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How the wealthy keep themselves on top; The more unequal a society, the greater the incentive for the rich to pull up the ladder behind them

August 15, 2013 6:43 pm

How the wealthy keep themselves on top

By Tim Harford

The more unequal a society, the greater the incentive for the rich to pull up the ladder behind them

When the world’s richest countries were booming, few people worried overmuch that the top 1 per cent were enjoying an ever-growing share of that prosperity. In the wake of a depression in the US, a fiscal chasm in the UK and an existential crisis in the eurozone – and the shaming of the world’s bankers – worrying about inequality is no longer the preserve of the far left. There should be no doubt about the facts: the income share of the top 1 per cent has roughly doubled in the US since the early 1970s, and is now about 20 per cent. Much the same trend can be seen in Australia, Canada and the UK – although in each case the income share of the top 1 per cent is smaller. In France, Germany and Japan there seems to be no such trend. (The source is the World Top Incomes Database, summarised in the opening paper of a superb symposium in this summer’s Journal of Economic Perspectives.)

But should we care? There are two reasons we might: process and outcome. We might worry that the gains of the rich are ill-gotten: the result of the old-boy network, or fraud, or exploiting the largesse of the taxpayer. Or we might worry that the results are noxious: misery and envy, or ill-health, or dysfunctional democracy, or slow growth as the rich sit on their cash, or excessive debt and thus financial instability.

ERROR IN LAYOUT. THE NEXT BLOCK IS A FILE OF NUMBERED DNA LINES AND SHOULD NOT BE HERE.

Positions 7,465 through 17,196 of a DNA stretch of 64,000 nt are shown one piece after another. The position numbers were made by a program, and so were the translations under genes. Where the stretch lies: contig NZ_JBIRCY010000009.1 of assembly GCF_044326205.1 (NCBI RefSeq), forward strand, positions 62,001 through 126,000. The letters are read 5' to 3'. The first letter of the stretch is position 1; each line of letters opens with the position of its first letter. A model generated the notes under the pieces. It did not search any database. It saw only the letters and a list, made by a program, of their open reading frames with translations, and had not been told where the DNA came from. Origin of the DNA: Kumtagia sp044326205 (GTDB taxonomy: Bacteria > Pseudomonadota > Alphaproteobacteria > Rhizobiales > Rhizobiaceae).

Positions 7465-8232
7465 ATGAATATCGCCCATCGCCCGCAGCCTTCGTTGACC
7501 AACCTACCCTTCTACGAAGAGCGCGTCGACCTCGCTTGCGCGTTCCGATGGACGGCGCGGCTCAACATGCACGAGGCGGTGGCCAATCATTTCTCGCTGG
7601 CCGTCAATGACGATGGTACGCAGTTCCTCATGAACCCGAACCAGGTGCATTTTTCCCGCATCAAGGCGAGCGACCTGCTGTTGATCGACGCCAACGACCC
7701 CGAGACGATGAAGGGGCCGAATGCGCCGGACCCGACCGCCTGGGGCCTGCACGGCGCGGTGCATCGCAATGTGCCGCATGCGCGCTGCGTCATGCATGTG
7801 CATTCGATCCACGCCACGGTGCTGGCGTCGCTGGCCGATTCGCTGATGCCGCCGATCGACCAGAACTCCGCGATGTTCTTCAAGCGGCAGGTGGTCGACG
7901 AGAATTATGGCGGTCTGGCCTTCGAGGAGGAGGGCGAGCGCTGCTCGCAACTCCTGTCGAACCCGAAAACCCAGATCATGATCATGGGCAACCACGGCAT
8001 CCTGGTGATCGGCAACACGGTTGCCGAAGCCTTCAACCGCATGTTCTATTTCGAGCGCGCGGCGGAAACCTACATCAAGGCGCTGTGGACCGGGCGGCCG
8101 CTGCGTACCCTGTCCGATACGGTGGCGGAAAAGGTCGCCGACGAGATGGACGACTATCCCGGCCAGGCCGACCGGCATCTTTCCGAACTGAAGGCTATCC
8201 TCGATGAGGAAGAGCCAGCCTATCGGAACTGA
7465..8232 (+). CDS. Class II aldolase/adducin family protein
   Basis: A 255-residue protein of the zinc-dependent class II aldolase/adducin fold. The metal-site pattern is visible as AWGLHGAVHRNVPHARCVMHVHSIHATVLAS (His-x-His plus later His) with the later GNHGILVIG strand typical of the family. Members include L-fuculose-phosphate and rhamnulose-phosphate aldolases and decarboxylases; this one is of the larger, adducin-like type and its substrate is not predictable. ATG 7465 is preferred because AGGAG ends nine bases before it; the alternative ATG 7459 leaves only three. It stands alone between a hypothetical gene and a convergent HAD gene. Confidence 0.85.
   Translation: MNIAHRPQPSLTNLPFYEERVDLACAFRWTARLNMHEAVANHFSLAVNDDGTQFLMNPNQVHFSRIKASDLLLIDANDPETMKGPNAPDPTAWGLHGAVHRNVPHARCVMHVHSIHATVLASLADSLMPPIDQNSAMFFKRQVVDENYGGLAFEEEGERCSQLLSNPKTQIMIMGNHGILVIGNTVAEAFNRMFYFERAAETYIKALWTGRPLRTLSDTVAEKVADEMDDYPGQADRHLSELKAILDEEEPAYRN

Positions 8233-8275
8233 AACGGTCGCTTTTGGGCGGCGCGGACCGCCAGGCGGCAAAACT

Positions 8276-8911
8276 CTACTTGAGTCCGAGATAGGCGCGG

Following the crisis, it might be unfashionable to suggest that the rich actually earned their money. But knee-jerk banker-bashers should take a look atresearch by Steven Kaplan and Joshua Rauh, again in the JEP symposium. They simply compare the fate of the top earners across different lines of business. Worried that chief executives are filling their boots thanks to the weak governance of publicly listed companies? So am I, but partners in law firms are also doing very nicely, as are the bosses of privately owned companies, as are the managers of hedge funds, as are top sports stars. Governance arrangements in each case are different.

Perhaps, then, some broad social norm has shifted, allowing higher pay across the board? If so, we would expect publicly scrutinised salaries to be catching up with those who have more privacy – for instance, managers of privately held corporations. The reverse is the case.